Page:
The Great Lakes Forest

An Environmental and Social History

Susan L. Flader, editor

The Great Lakes Forest was first published in 1983.

The upper Great Lakes region is an area with a common natural and human history in which the forest has been a prime factor. Known as the Laurentian Mixed Forest in the United States (it is a mix of coniferous and deciduous trees) and the Great Lakes-St. Lawrence Forest in Canada, it was subject to massive exploitation in the second half of the nineteenth century, when loggers cleared the forest’s pines to build the railroads, farms, and cities of the Middle West. Another distinctive trait of the region is the fact that it lies north of the effective limits of agriculture. Generations of native Woodland Indians adapted to life in the forest, but the failure of white settlers to understand the area’s agricultural limitations resulted in decades of wrenching social and institutional adjustment in the twentieth century.

The 18 papers in this book were written in an effort to understand the relation between social and environmental change in the Great Lakes forest, a region that includes northern Michigan, Wisconsin and Minnesota and adjacent parts of Ontario. Contributors from the biological and social sciences, the humanities, and the management professions view the forest as a dynamic ecosystem that includes people, with their attitudes and institutions, as well as forest vegetation, waters, and wildlife. This multidisciplinary approach provides fresh and provocative insights into the history of the region.

An introductory chapter by Susan Flader explores the concept of the dynamic ecosystem, contrasting it with earlier notions of human-environmental relations and showing how the concept serves as the book’s organizing principles. The first if five major sections describes the Great Lakes forest from the perspective of the biological sciences and examines processes of change in vegetation and wildlife over time. These authors agree that human disturbance of the forest has had irreversible effects that now lock us into continued management in order to avoid even more costly and destructive changes in the ecosystem. Papers in the second section deal with the relationship of the Menominee Indians of Wisconsin to their forest homeland. The Indians have tenaciously protected this forest from dismemberment and exploitative logging, and today it remains the largest block of old-growth timber in the Lake States.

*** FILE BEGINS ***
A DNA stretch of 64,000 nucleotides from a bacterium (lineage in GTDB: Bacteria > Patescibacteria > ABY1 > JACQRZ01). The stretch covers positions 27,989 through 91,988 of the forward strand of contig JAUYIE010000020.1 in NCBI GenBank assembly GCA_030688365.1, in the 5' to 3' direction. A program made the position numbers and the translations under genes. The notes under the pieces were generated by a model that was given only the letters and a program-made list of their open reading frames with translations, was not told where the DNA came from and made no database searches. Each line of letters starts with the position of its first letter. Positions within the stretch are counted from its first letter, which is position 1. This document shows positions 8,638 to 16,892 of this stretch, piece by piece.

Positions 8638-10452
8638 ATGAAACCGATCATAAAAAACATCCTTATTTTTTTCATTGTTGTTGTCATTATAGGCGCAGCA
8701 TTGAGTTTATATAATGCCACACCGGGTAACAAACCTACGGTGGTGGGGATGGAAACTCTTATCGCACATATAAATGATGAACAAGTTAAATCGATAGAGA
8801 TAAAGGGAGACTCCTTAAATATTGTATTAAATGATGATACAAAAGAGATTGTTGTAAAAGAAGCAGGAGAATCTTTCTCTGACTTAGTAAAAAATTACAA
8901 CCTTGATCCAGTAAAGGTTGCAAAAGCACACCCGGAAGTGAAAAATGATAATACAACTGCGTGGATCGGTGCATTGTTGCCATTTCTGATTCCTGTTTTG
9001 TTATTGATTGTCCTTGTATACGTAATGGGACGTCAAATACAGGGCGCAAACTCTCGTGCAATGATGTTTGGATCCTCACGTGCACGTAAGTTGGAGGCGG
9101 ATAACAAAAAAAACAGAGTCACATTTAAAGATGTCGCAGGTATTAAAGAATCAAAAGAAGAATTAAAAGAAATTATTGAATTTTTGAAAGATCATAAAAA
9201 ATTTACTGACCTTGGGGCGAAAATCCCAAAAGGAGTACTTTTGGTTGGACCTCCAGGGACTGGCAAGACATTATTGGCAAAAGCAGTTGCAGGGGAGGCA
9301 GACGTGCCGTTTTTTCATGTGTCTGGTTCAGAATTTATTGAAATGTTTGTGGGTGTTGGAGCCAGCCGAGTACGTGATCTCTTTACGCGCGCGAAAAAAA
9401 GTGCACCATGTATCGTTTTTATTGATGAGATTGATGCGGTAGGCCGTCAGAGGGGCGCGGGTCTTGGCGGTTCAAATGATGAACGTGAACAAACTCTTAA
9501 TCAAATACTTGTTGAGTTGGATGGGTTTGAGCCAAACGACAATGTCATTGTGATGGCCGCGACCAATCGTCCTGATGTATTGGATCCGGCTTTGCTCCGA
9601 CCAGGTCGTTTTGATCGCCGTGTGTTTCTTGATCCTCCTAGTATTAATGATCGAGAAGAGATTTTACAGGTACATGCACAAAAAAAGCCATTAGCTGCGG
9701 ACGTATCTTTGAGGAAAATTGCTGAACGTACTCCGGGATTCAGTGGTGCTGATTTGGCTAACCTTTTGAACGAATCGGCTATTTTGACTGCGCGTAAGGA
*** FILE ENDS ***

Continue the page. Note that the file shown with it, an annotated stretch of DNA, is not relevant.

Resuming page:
The economic, social, and public policy implications of the logging era and its aftermath are examined in a section which also points to the contrast between land-use and resource policy in the U.S. and Canadian portions of the forest. “Status and Prospects” looks at present and future land use in the forest, and a final section, “Perceptions and Values,” is a fascinating evaluation of human attitudes towards the forest.

The Great Lakes Forest is published in association with the Forest History Society.

Susan L. Flader received her Ph.D. in history and humanities at Stanford University in 1971. She has taught at the Institute for Environmental Studies at the University of Wisconsin-Madison and is now Professor Emerita of History at the University of Missouri-Columbia. Flader’s research and teaching interests center upon the history of the American West and environmental history. She is the author of Thinking like a Mountain: Aldo Leopold and the Evolution of an Ecological Attitude Toward Deer, Wolves, and Forests and, with photographer Charles Steinhacker, of The Sand Country of Aldo Leopold.

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